From UK Daily Express
By Alix Culbertson
About 5,000 people – mainly from Syria, Afghanistan and Iraq – have arrived on the island of Lesbos only to face horrendous conditions as they pack into a 700-capacity centre.
Desperate migrants are suffering from overcrowding, poor hygiene conditions and a lack of food on the island – which is just one of two in Greece set up to process asylum seekers.
Thousands of new arrivals have been forced to camp in the open with no access to water, shelter, toilets or medical care.
Authorities are attempting to distribute food but there is not enough to feed the swelling numbers arriving on the island every day from war-stricken countries.
On the island of Kos – the only other migrant centre in Greece – 700 people are sleeping amid rubble and shattered glass in a dilapidated building with a maximum capacity of 200 people, charity Médicins Sans Frontières (MSF) reports.
Medical teams from the charity are now attempting to treat people coming to them suffering from scabies and skin infections due to the filthy living conditions.
The charity is calling for authorities in the economically-stretched country to address the situation.
Elizabetta Faga, MSF emergency coordinator in Lesbos, said: “Leaving people to fend for themselves in an abandoned building or a field full of garbage where there is hardly any water or latrines is simply unacceptable and is putting people's health at risk."
She urged Greek authorities to provide more centres where assistance such as food, shelter, sanitation and medical care can be provided by other organisations.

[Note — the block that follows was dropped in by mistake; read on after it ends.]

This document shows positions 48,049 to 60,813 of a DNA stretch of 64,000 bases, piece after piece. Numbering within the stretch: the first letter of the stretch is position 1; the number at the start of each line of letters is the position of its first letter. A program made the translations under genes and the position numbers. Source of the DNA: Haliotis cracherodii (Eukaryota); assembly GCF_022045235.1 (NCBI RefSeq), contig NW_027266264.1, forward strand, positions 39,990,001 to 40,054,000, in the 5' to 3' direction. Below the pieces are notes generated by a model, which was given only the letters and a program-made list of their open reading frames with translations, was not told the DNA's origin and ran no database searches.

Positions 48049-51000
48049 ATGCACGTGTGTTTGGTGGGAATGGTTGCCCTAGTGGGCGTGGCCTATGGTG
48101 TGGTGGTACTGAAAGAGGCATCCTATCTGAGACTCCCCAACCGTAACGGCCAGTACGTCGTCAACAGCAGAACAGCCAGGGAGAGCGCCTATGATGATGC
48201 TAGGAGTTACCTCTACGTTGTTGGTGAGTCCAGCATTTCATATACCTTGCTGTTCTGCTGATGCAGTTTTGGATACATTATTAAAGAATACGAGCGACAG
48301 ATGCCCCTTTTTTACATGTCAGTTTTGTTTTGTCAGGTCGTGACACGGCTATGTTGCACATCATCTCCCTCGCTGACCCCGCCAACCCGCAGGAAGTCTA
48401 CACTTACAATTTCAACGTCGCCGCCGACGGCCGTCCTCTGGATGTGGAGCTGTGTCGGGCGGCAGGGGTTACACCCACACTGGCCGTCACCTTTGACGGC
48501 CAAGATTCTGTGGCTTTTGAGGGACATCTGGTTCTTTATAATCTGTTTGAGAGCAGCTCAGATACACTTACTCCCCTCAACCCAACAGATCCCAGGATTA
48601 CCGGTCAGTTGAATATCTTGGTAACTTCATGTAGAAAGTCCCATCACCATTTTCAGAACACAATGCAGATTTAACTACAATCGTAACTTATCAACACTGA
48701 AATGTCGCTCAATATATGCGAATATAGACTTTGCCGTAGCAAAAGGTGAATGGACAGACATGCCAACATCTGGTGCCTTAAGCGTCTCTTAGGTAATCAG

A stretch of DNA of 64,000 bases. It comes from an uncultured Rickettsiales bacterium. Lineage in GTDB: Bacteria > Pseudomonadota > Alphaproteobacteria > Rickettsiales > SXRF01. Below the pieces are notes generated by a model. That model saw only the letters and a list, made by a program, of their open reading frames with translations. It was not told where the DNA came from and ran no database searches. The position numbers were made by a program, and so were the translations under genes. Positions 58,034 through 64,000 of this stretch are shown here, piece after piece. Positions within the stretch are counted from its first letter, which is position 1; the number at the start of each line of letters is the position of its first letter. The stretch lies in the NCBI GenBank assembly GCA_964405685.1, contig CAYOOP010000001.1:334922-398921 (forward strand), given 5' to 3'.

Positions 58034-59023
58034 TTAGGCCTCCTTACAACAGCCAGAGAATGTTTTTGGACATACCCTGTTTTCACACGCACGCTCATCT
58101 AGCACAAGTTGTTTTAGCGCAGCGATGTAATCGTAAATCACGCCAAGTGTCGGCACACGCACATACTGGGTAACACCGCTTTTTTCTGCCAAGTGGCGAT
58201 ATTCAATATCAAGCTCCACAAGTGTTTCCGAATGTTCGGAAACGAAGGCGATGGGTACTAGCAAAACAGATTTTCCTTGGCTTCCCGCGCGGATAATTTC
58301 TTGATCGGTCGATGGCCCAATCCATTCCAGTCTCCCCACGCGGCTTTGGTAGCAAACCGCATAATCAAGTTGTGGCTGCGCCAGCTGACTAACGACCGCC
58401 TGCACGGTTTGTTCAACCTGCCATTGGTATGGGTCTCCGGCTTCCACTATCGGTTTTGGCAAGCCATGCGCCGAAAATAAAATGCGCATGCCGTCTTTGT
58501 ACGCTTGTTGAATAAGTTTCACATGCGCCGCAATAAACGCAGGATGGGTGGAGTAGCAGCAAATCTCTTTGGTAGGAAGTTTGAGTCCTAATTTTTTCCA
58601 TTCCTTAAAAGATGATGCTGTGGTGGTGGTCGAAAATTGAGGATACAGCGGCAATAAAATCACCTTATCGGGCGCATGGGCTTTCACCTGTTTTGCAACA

The coordinator also criticised the Government for not providing new arrivals with information about what to do and where to go.
Stathis Kyroussis, MSF's head of mission in Greece, said the situation is a violation of the country's, and the EU's obligation to asylum seekers and migrants.
He added Greece cannot cope alone due it's "deep economic crisis" and the EU should "urgently deploy humanitarian resources such as emergency funding and material assistance to support Greece in responding to the basic needs of migrants".
Today Greece opened its banks for the first time in nearly three weeks.
MSF has been providing medical care and distributing relief items to migrants arriving on the two islands since March. Doctors have carried out 2,750 consultations since then and distributed more than 20,000 non-food items such as soap, combs, toothbrushes and towels.
The charity is also providing a bus for new arrivals so they do not have to walk the 70km from arrival points in Lesbos to the registration centre.